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May 7, 2010 01:49 PM

Anyone been to Trader Joe's for wine lately? (Westfield, NJ)

Always pick up some good tips from you guys, so before I head out tomorrow, wanted to ask if I should be looking/trying anything new.

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  1. I'm on the West Coast, so many things that you get I might not have in my store and vice versa. However, every store should of gotten 6 cases of the following:

    2006 VINTJS Alexander Valley Malbec: $6.99: Delicious
    (Vintage?) Sebastopol Hills Pinot Noir: $ 8.99-9.99(?)
    The last vintage was very yummy and sold out extremely fast

    1. I recently shopped at the Trader Joe's in San Francisco, and got some lovely Stonehedge Sauv. Blanc for $5.95 a bottle. Truly a good wine for the price. Trader Joe's is a great place to buy wine, but the beer is not so great, albeit cheap. Plus, they have a wonderful Junmai sake from Oita, Japan for about $10 for a 720 ml bottle.

      1. Look for the PETS Petite Sirah, a very nice full-bodied red for $5.99 or $6.99. This wine usually sells for $10 or so and has been called a good value at that price.

        1. In general with Trader Joe's, I offer this warning: its wine buyers aren't choosy enough about the quality of their wine. Profit margins and hitting low price points are the top concerns, so you can't guarantee quality is there at every price point. A few great values come through TJs, but more often than not, I believe you get exactly what you pay for.

          Also, watch out for the hypey talk around TJs wine. For some reason, customers get feverish about it, and people talk each other into buying cases of crappy wine. Instead, I recommend that you buy one bottle at a time that YOU think you are interested in, take it home, try it that night, try it the next day. Still like it? Then buy in quantity.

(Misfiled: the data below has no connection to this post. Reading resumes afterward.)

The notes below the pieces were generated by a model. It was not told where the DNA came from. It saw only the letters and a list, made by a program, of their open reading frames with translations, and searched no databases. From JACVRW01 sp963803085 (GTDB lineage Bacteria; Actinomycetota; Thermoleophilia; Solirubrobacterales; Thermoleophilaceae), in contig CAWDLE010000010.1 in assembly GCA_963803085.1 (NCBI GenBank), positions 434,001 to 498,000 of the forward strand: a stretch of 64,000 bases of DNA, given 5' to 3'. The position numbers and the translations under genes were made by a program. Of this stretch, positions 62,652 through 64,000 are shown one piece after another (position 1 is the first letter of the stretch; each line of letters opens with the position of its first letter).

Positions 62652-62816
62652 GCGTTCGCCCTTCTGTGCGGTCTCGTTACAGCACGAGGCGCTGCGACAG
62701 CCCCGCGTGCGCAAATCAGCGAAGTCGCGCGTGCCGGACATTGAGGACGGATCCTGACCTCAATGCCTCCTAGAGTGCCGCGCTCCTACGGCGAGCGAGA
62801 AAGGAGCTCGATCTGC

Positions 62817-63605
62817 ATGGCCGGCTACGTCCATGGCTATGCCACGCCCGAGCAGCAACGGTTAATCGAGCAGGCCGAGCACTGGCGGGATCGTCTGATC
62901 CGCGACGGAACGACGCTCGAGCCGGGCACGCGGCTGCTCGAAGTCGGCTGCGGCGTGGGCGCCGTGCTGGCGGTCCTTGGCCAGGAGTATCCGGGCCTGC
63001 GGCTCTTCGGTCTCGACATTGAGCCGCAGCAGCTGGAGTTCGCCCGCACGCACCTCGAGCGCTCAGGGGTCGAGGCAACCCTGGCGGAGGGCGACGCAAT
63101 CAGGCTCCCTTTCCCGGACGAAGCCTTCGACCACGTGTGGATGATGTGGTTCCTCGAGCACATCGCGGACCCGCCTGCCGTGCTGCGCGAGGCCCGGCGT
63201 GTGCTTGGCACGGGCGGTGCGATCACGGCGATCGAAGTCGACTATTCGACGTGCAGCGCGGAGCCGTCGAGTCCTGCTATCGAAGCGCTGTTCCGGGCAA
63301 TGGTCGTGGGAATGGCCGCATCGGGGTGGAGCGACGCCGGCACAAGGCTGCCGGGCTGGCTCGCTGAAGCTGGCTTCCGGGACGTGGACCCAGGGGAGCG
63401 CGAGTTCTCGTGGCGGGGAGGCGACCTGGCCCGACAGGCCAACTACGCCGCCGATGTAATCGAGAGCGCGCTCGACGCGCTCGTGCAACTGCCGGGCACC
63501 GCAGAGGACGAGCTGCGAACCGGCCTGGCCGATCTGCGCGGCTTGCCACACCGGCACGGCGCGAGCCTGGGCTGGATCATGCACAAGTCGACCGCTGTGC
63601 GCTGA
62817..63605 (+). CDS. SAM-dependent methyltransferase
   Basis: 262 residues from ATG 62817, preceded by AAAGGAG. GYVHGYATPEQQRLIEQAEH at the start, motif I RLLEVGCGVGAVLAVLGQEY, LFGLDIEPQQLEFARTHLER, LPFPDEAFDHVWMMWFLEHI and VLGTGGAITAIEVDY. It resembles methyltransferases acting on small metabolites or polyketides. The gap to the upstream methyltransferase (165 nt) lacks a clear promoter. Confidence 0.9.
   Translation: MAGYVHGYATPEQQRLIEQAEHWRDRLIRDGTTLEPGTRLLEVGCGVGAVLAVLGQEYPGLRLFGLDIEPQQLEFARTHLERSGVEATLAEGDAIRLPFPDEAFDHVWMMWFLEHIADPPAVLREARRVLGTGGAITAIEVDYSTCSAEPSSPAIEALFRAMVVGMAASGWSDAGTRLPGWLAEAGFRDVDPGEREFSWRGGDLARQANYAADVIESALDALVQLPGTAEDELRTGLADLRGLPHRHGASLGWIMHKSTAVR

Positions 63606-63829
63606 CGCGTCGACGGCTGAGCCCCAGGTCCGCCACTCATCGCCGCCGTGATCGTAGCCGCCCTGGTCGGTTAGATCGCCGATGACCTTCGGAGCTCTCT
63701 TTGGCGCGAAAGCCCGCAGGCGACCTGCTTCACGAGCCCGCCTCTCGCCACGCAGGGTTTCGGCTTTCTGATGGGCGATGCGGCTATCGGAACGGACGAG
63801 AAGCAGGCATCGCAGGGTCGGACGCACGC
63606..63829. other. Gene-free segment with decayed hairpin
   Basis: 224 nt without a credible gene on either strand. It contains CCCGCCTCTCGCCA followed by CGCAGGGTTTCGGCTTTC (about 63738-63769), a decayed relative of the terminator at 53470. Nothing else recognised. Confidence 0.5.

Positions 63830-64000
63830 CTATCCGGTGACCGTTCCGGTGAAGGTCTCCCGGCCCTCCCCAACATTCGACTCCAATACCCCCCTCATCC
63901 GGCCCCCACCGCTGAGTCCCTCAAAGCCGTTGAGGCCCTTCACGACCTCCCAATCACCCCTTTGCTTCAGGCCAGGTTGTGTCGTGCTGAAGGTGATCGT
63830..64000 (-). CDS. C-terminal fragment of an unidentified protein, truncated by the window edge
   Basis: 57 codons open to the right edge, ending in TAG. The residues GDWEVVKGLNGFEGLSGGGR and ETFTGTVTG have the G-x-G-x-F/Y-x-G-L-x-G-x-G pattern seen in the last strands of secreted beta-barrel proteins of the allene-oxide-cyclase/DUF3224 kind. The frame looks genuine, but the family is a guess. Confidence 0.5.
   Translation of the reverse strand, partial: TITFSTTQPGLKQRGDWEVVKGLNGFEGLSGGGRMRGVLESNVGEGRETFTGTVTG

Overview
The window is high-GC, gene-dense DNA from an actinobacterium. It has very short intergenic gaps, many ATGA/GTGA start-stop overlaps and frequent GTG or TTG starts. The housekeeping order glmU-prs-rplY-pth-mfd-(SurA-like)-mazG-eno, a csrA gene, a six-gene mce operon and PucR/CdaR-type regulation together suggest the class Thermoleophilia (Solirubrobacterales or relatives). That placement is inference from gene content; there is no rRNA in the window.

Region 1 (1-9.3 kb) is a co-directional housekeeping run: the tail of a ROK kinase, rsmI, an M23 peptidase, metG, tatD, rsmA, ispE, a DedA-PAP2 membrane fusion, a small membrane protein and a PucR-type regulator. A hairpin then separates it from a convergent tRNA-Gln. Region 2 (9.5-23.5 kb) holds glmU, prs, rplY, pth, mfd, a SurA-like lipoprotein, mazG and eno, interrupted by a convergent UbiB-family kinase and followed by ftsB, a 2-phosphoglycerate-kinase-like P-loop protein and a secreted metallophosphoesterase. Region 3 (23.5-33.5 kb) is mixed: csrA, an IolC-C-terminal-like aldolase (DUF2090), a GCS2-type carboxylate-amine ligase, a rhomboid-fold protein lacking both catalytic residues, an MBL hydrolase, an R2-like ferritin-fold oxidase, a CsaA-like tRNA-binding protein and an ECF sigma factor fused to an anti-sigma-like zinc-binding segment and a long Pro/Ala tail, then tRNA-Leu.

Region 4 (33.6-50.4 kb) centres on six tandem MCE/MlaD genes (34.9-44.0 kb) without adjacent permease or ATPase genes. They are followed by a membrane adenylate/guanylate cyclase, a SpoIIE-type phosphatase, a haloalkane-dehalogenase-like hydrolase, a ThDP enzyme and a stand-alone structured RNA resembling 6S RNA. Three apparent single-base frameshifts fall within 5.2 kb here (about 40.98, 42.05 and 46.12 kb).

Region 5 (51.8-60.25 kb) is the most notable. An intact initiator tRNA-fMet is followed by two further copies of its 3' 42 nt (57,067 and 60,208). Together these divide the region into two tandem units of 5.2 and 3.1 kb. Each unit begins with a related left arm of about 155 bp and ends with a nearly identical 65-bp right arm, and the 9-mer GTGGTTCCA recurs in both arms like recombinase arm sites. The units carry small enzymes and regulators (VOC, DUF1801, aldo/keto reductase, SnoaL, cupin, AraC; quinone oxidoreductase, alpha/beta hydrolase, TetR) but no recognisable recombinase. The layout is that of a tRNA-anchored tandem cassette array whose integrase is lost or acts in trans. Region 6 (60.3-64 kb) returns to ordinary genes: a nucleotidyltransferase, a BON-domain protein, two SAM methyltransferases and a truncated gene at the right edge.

6 Replies
          1. re: kaysyrahsyrah

            I think that the buyers do a pretty good job with the hand they're dealt and I'd love to see more quality wines come onto our shelves. Unfortunately many of our customers (at least at my store) don't want to pay more than $2-8 a bottle. Of what I've tasted, I think the private labels have been more interesting/better this year, but that's my palate talking and your mileage may vary. BTW, I'm more interested in folks trying several different things than buying a single case of something. I hate crappy wine and it's part of my job to "sort" through the schlock and find something drinkable.

            1. re: BigWoodenSpoon

              BWS - I should cut you some slack on the $2-8 game, which is one of the toughest assignments in wine buying, period. I should also clarify that the 'not so choosy' assessment I have made is in the section of $8-15 wines that I see in San Francisco. I'm connected to the industry enough to know many of these names are highly discounted from the producer.

              I'd never bash a company for trying to make better margins, but as a consumer who shops at TJs every other week, you would get a lot more of my wine buying dollars (currently less than 3%) if I saw more wines chosen because they are best of class in that price range. One example is Cotes du Rhone. I am a huge buyer of this region's wine, but I have rarely found an acceptable bottle in its price range at TJs.

              Because I have no trust in the quality of wines unknown to me on your shelf (ie Italian reds, etc), I rarely buy one blind. On the other hand, I could walk into K&L Wines in San Francisco, throw a dart...and know that I am getting a great example of that wine at that price.

              Make sense?

              1. re: kaysyrahsyrah

                Understandable. I wish I had more input on the Corporate buying side myself, but for now I'm just learning the system.

                BTW, some stores do have "Wine Teams" that do Tastings for themselves and the Crew. If I was a regular consumer, I'd seek these stores out (sorry no list available) and get to know the folks and see if anyone has similar tastes to yours.

                Also, if you're curious about any of the Italian or other wines, you're always welcome to ask and I'll either give you my tasting notes or try to put it into the tasting lineup.